Archive for Democracy

The Athenian Option Revisited

Posted in Politics with tags , , , , on September 19, 2014 by telescoper

I have to admit that I didn’t stay up to watch the results come in from the referendum on Scottish independence, primarily because I knew I had a very busy morning ahead of me and needed an early night. Not eligible to vote myself I did toy with the option of having a bet on the outcome, but the odds on the “no” outcome I thought more likely were 9-1 on so hardly worth a flutter at all. The opinion polls may have had difficulty getting this one right, but I generally trust the bookies’ assessment.

Anyway, to summarize the outcome:

  • “No” obtained a mark of 55%, which corresponds to a solid II.2 with no need for resits.
  • “Yes” obtained a mark of 45%, which is a Third Class result, but may claim extenuating circumstances or request another attempt.

Sorry about that. I guess I’ve been doing too many examination boards these days…

On balance, I’m glad that Scotland voted “no” but I don’t think it would have been that much of a big deal in the long run had they decided otherwise. There might have been some short-term difficulties but we’d all have survived. In the end what matters is that this whole exercise was run democratically and the issue was settled by voting rather than fighting, which is what would have happened in the not-too-distant past.

The aftermath of the vote against Scottish secession has been dominated by talk of greater devolution of powers not only to Scotland but also to Wales and even the English regions. One striking thing about the referendum was the high turnout (by British standards) of around 85 per cent that contrasts strongly with the dismal rate of participation in, e.g.. the recent European elections. In the light of all this I thought I’d resurrect an idea I’ve blogged about before.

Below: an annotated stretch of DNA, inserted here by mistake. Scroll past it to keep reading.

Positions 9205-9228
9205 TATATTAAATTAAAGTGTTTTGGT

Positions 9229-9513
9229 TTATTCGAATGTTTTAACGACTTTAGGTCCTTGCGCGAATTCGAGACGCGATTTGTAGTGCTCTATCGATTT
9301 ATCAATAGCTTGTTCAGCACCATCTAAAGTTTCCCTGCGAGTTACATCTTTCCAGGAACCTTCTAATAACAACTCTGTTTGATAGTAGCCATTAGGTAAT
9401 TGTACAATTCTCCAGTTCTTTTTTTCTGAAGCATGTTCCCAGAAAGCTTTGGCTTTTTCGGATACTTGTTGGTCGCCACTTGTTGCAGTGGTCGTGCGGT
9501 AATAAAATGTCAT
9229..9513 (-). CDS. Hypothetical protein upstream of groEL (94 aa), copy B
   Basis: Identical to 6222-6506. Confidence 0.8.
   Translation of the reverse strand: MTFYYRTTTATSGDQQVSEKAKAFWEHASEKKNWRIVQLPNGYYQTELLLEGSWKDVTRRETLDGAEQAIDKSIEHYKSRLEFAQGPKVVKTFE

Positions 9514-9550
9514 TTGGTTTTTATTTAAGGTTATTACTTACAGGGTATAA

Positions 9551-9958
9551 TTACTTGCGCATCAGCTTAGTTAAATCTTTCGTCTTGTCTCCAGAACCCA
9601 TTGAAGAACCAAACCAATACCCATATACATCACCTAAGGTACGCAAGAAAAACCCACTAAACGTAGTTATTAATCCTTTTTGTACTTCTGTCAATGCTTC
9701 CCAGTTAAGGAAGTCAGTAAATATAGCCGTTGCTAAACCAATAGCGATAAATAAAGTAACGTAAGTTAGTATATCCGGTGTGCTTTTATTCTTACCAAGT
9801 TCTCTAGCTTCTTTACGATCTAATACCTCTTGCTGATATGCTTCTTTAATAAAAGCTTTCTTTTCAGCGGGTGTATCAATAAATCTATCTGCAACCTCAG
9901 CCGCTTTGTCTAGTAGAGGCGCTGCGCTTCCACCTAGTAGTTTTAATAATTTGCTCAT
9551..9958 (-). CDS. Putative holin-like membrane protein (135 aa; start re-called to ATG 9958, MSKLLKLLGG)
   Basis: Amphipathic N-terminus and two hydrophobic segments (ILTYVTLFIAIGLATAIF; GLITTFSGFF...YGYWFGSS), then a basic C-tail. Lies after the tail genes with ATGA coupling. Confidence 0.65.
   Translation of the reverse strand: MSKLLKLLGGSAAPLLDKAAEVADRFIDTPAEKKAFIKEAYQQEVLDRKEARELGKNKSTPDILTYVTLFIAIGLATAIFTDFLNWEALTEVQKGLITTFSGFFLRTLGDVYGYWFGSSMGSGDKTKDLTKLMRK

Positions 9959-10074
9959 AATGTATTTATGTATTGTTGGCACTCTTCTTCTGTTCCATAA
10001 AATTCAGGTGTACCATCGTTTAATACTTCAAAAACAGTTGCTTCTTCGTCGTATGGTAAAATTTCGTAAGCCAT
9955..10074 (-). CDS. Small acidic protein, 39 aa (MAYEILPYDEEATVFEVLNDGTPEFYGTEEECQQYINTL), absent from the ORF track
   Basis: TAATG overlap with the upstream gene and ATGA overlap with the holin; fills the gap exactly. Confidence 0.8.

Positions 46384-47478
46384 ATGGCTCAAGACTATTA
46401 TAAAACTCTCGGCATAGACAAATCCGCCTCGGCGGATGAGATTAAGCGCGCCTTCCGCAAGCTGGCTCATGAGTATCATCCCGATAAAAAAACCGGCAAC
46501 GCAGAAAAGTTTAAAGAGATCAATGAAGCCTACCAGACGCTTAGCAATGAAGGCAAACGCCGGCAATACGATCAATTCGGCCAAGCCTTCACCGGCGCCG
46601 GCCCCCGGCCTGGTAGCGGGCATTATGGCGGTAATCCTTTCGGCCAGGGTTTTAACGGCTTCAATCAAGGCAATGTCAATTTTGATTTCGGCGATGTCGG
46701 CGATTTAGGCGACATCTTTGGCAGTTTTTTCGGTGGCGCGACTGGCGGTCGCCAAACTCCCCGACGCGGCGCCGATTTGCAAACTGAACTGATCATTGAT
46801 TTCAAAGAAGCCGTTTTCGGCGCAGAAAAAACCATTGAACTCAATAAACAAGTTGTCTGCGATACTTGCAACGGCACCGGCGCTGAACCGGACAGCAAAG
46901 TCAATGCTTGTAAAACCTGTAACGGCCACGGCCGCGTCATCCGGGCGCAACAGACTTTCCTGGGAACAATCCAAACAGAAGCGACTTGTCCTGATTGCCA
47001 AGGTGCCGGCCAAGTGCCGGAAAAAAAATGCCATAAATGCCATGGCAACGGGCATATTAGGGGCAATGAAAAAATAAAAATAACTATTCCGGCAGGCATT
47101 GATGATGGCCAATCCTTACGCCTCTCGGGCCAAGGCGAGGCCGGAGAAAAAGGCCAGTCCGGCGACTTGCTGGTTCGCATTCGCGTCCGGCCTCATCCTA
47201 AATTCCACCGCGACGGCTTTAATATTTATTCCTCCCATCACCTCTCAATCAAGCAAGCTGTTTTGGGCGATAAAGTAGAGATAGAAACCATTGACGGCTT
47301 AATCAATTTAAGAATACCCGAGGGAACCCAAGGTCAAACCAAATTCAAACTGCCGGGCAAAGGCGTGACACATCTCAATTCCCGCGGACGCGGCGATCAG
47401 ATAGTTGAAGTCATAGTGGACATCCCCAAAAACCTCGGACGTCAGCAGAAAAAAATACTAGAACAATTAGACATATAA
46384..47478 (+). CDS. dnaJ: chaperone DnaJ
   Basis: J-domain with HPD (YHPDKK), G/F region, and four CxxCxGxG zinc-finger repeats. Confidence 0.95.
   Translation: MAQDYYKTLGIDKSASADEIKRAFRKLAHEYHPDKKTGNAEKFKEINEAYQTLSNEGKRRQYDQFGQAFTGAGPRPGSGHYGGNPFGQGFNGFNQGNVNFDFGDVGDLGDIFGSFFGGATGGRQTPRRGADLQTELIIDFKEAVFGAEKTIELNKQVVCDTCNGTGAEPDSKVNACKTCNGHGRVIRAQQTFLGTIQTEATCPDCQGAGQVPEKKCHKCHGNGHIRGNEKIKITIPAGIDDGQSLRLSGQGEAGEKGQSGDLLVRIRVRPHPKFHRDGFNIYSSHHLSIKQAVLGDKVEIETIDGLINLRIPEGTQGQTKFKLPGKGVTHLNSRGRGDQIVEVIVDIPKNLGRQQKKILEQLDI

Some time ago I read a very interesting an provocative little book called The Athenian Option, which offers a radical vision of how to renew Britain’s democracy.

The context within which this book was written was the need to reform Britain’s unelected second chamber, the House of Lords. The authors of the book, Anthony Barnett and Peter Carty, were proposing a way to do this even before Tony Blair’s New Labour party came to power in 1997, promising to reform  the House of Lords in its manifesto. Despite being well into it’s third Parliament, New Labour hasn’t done much about it yet, and has even failed to offer any real proposals. Although it has removed voting rights from the hereditary peers, the result of this is that the House of Lords is still stuffed full of people appointed by the government.

The need for reform is now greater than ever. In reason times, we have seen dramatically increasing disillusionment with the political establishment, which has handed  out billions of pounds of tax payers’ money to the profligate banking sector causing a ballooning public debt, followed by savage cuts in public spending with consequent reductions in jobs and services.